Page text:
Friday, June 17, 2005

Your Tax Dollars At Work

Hello from Kenya! As most of you know, I've arrived in-country and I'm finally settling in and getting into the swing of pre-service training for the Peace Corps. I finally have an internet connection that's somewhat useable, so here is my first mass email to say I'm alive and well and enjoying kale and maize a lot. Apologies for everyone who received my last email as a weren't "forgotten"; the computer kept dropping my connection so I only had time to email a few people.

I got a cell phone! Please send me text messages if possible; this is the cheapest for me and probably for you too, though some providers in the U.S. seem not to
accept my text msgs (sorry Joyce, Lynn and Phillippa; I sent you sms and looks like you didn't get them or you're ignoring ;p). You can also call me; I will try to keep my phone on between 7pm-9pm Kenya time.

And since email here is pretty unreliable, please write me (send envelopes, not boxes as large items tend to get opened, raided, and/or taxed heavily), send snacks and other small goodies because getting mail is truly a slice of heaven here, as are Snickers and Twix bars and any type of ethnic food/snacks. Will someone please send me a folding map of the world as well? Keep mail small, though, i.e. send only 1-2
items at a time.

[my name], Peace Corps Trainee
P.O. Box 30518
Village Market, 00621
Nairobi, Kenya

Things are going really well so far, I'm slowly learning Swahili (Eric B, it's "pole pole" not "apoly apoly") and accepting the fact that by Kenyan standards I'm a complete failure as a woman b/c I can't wash clothes, peel sugar cane, pound maize with a mortar and pestle, sift grains in a straw tray, make chapati (a local flatbread like flaky greasy naan), mop the floor, carry 20 Liters of water on my head, wash a baby or light a charcoal stove. All of these moments of self-discovery were accompanied by a chorus of Kenyan laughter since the whole village always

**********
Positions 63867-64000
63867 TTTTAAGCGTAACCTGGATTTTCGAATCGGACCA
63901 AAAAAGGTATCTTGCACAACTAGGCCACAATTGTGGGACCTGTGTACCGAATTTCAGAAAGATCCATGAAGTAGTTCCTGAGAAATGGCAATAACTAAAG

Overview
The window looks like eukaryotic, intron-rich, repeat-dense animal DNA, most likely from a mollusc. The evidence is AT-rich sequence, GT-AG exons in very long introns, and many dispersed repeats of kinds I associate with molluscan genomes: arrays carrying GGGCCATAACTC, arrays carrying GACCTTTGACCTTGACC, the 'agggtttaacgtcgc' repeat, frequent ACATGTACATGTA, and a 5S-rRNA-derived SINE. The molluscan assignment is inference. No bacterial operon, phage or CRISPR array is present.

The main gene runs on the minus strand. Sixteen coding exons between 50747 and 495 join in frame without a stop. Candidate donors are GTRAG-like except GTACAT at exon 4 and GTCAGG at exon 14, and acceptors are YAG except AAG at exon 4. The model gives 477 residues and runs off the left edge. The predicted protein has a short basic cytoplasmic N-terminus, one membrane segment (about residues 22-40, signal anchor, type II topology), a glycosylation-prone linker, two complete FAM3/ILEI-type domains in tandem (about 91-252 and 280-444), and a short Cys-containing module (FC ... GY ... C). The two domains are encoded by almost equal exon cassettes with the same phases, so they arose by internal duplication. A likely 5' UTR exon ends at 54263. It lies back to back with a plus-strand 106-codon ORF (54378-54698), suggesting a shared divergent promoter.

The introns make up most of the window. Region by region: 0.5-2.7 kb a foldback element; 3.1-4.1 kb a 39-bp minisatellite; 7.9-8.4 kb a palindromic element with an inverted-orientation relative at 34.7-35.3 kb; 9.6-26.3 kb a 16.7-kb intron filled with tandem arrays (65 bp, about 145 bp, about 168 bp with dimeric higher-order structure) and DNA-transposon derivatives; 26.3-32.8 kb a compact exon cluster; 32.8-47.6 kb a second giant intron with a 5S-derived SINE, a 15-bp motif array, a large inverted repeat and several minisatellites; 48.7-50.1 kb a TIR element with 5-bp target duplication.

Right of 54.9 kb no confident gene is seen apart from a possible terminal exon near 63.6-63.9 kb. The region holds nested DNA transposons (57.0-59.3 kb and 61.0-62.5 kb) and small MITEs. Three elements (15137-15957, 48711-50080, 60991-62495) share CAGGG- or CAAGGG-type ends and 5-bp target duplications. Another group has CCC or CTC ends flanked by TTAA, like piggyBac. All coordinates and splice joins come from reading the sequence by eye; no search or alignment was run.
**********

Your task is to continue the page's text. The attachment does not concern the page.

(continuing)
comes out to watch when a rumor circulates that I'm doing any of these things.

This past week we started going into the community and talking to locals about public health and HIV/AIDS. It has been interesting to hear firsthand what community
members know and don't know about the disease, as well as about some of the local customs and values. It's really true that many people, especially in rural areas like the town we are training in, believe that AIDS either doesn't exist or it's God's way of punishing people for something, and the science of transmission and prevention isn't something they are willing to accept. The good news is that there has also been a lot of progress made in educating people, and most people have some notion of how AIDS is spread. There are also lots of campaigns to educate kids in schools, but most of it is abstinence-based. Pole pole (slowly slowly) as they say here.

Anyway, my PC buds are waiting on me for dinner so I'll sign off for now. Hope all is well! Will try to write again soon.


Post a Comment

<< Home